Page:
2. The method of claim 1, wherein the plurality of revocation lists are received in band after the identifier of the device is verified to be within the range of the identifiers for the one of the plurality of revocation lists.
3. The method of claim 1 further comprising allowing access to the copy controlled content if the digital device is not listed on any of the revocation lists.
4. The method of claim 1, wherein the copy controlled content is denied to the digital device by not descrambling the copy controlled content.
5. The method of claim 1, wherein the digital device is selected from the group including of a set top box, television, video player, video recorder, hard disk player, hard disk recorder, personal computer, memory stick recorder, minidisk player, minidisk recorder, digital video disk (DVD) player, DVD Recorder, compact disk (CD) player and CD recorder.
6. The method of claim 1, further comprising descrambling during a timeout period and providing the copy controlled content to the digital device if a host identifier is not on any of the revocation lists.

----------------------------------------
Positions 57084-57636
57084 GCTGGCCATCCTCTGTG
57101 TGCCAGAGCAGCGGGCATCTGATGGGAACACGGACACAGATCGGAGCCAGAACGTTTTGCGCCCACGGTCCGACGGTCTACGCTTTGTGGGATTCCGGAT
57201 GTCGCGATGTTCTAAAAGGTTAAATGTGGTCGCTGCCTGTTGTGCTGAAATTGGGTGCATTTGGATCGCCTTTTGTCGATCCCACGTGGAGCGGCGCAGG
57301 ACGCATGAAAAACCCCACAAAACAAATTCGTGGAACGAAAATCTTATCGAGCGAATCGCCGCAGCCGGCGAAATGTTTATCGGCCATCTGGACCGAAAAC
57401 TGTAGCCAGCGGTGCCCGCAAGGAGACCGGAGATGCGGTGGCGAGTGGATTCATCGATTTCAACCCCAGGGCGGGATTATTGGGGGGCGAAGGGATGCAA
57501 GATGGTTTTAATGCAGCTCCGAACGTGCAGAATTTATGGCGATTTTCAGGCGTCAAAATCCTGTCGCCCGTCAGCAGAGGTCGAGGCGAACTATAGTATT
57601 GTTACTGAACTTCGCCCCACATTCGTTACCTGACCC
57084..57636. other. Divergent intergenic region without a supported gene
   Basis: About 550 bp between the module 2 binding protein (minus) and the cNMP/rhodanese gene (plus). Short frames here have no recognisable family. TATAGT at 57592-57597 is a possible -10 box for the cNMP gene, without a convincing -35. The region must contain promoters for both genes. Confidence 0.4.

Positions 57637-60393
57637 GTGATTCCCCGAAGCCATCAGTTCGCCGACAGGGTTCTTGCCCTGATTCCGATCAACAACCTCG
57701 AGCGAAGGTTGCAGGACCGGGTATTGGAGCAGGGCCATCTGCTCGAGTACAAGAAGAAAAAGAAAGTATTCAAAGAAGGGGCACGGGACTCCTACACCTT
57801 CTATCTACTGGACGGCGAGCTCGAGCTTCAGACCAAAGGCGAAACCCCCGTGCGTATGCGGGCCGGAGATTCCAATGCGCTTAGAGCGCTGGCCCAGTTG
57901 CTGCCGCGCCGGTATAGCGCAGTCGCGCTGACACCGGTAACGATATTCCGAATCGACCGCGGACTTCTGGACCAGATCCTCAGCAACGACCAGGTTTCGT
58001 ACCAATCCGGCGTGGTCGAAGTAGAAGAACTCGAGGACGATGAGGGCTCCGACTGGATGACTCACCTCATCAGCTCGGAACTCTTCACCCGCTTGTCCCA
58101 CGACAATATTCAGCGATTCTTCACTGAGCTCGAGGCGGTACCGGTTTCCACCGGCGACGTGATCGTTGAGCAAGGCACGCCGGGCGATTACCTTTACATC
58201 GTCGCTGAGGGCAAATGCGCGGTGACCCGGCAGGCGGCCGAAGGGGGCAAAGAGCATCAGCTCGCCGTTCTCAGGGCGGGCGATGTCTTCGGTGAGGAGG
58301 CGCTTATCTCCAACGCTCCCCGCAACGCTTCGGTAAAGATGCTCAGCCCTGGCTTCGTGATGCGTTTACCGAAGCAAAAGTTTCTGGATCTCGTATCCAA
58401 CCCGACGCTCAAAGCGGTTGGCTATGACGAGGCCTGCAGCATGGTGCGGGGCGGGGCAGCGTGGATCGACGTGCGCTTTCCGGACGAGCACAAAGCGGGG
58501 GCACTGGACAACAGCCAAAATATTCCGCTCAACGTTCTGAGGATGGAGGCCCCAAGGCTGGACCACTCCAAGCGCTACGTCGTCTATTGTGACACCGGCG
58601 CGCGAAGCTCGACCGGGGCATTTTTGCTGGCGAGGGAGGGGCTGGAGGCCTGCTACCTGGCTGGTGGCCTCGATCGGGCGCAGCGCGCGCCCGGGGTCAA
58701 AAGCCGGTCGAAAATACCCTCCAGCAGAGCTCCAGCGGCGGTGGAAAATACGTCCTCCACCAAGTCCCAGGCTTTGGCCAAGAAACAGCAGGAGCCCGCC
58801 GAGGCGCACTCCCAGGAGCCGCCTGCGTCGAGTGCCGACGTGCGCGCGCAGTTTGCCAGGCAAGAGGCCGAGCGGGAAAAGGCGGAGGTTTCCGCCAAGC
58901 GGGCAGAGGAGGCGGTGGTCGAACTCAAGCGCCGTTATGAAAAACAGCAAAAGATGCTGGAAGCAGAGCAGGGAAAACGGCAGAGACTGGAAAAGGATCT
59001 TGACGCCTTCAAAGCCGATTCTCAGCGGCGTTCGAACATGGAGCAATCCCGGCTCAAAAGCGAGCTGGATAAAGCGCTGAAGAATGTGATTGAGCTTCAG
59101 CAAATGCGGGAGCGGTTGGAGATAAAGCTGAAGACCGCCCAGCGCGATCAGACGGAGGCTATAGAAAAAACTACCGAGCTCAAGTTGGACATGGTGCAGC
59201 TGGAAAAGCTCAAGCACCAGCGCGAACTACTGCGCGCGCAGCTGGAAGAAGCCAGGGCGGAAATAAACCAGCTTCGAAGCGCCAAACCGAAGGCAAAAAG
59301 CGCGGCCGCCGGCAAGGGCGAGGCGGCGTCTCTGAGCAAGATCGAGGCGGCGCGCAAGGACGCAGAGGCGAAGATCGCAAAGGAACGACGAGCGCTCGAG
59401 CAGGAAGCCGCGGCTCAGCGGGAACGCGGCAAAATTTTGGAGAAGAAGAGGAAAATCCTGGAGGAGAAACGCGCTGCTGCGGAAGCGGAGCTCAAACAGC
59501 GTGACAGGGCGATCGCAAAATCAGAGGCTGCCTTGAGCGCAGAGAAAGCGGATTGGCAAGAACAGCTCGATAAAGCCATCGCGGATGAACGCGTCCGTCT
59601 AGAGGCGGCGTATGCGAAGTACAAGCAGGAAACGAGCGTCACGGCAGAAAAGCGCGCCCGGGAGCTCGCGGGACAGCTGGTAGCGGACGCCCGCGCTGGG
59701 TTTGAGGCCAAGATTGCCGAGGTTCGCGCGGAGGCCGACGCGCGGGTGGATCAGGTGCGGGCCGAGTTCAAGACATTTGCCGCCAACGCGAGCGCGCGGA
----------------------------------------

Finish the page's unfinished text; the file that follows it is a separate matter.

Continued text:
7. The method of claim 6, wherein the timeout period allows for the revocation list to be received at least twice but prevents receiving a significant portion of the copy controlled content.
8. A method comprising:
receiving copy controlled content;
receiving a plurality of revocation lists corresponding to a given range of host identifiers, wherein the plurality of revocation lists are received in band;
authenticating by a computer one of the plurality of revocation lists as having a larger revocation list version number than a stored version number of a prior revocation list the computer being a digital device;
verifying that an identifier of a digital device is within the range of host identifiers;
determining whether the digital device is on any of the revocation lists; and